A very ordinary power: The evolution of the electrical substation in Pietermaritzburg, 1900-1960.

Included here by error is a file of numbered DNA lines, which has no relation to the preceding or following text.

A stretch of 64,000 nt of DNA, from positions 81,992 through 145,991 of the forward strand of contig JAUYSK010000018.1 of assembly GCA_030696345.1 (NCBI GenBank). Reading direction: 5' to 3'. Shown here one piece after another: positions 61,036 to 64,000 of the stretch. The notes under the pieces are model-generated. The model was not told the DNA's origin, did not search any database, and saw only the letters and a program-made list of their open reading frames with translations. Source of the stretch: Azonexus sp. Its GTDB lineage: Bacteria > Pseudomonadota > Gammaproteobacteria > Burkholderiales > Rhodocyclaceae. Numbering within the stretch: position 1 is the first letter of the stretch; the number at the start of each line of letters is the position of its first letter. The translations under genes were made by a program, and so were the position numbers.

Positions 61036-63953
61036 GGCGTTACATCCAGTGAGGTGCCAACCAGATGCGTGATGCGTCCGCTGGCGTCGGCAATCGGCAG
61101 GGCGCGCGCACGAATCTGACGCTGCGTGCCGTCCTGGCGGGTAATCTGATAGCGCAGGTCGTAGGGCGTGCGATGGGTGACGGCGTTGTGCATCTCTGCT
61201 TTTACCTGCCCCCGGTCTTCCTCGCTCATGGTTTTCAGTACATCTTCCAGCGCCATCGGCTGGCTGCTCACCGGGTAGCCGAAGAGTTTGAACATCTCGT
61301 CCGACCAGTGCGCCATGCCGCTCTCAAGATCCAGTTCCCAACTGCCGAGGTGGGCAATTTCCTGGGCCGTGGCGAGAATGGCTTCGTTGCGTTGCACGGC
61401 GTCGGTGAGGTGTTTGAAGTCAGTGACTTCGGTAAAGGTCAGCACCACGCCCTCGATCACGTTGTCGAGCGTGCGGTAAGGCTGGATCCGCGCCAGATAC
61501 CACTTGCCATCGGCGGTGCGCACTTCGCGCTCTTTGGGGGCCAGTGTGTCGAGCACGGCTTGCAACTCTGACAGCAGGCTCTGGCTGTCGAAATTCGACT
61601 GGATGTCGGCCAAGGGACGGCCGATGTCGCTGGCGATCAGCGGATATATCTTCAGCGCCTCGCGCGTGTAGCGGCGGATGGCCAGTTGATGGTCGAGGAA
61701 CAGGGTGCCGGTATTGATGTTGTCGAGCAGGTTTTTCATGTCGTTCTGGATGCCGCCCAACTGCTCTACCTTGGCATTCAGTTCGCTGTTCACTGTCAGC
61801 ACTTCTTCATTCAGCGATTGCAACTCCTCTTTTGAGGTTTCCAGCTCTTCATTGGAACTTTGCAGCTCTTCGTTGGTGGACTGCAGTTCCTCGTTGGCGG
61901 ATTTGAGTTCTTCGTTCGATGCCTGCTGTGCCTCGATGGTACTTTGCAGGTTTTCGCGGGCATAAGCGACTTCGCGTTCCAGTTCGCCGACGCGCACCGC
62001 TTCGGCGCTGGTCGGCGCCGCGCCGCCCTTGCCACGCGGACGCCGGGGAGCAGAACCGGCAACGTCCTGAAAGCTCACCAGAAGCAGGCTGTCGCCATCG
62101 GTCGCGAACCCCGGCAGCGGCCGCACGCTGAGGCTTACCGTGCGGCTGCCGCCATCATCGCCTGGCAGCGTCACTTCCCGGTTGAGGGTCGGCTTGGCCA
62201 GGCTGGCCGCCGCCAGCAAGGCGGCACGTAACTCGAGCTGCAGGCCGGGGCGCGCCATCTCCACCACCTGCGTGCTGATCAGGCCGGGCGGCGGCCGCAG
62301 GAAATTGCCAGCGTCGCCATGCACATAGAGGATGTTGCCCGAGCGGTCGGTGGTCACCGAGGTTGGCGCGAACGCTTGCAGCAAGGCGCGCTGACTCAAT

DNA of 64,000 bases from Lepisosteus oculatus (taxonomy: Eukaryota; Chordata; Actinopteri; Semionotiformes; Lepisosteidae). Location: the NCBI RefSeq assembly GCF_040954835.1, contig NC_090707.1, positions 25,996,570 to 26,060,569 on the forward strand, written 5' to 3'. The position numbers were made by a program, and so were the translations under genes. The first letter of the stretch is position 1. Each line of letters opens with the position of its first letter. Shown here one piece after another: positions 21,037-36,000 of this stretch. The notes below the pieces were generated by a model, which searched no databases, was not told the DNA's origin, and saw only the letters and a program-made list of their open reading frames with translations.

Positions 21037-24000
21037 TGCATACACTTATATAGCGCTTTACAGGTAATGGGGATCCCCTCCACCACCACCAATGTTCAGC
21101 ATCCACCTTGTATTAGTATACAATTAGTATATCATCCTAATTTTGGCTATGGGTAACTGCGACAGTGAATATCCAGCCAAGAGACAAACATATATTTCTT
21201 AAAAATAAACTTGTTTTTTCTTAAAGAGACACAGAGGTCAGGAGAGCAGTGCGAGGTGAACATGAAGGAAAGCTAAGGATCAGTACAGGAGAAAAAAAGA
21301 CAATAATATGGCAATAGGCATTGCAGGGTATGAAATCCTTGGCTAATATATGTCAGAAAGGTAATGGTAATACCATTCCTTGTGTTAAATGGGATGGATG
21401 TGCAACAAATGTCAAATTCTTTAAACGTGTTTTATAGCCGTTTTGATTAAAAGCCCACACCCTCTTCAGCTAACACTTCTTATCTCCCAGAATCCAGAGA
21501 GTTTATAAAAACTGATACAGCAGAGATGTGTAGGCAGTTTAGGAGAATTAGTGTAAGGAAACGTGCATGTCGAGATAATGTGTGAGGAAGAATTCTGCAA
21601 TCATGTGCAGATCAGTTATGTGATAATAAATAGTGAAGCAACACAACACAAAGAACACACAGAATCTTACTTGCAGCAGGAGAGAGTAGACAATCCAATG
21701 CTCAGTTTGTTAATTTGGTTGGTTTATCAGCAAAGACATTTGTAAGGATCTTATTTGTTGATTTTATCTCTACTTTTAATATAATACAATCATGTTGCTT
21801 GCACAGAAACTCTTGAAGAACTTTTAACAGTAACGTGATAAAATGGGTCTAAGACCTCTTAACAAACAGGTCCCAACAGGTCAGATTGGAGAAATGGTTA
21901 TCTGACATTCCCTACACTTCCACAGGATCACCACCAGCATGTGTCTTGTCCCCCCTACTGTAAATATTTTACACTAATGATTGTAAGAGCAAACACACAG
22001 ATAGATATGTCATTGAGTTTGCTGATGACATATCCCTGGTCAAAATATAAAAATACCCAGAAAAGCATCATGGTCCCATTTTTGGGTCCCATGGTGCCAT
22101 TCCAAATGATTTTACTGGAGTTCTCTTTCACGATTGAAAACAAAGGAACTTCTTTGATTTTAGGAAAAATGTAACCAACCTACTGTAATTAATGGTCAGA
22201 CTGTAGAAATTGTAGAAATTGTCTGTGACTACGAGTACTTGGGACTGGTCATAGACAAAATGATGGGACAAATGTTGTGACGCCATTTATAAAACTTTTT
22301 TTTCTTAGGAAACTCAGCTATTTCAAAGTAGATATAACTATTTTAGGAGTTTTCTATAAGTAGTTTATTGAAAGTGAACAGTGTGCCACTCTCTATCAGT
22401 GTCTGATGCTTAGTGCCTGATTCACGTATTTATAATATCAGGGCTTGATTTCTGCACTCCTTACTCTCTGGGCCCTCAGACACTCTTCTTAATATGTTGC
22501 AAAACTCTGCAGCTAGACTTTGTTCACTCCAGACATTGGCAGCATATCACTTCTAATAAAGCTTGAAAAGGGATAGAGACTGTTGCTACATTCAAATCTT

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Pietermaritzburg is a city in KwaZulu-Natal, South Africa, characterised by a central core of late Victorian-era buildings. It was in this period that electrification arrived, bringing with it new challenges in the provision of infrastructure and its ancillary requirements. One such adjunct to electrification was the need to provide for structures to house transformers and substations and these had to be integrated into an already existing urban infrastructure. As primarily utilitarian buildings, they had a single function which was to house the mechanisms of electrical power. However, simultaneously, they had to exist as palatable pieces of architecture within an already largely constructed city-scape. This cogent awareness of built environment is reflected in the design of many of the substations, which are modest, constructed within the prevailing architectural style of the time, and as a result blend in entirely with the city fabric as it exists. They also tell the story of the arrival of one of the cornerstones of our modern existence, namely power, and elucidate its part in the creation of new areas of the city and the march of “progress” from the centre outwards.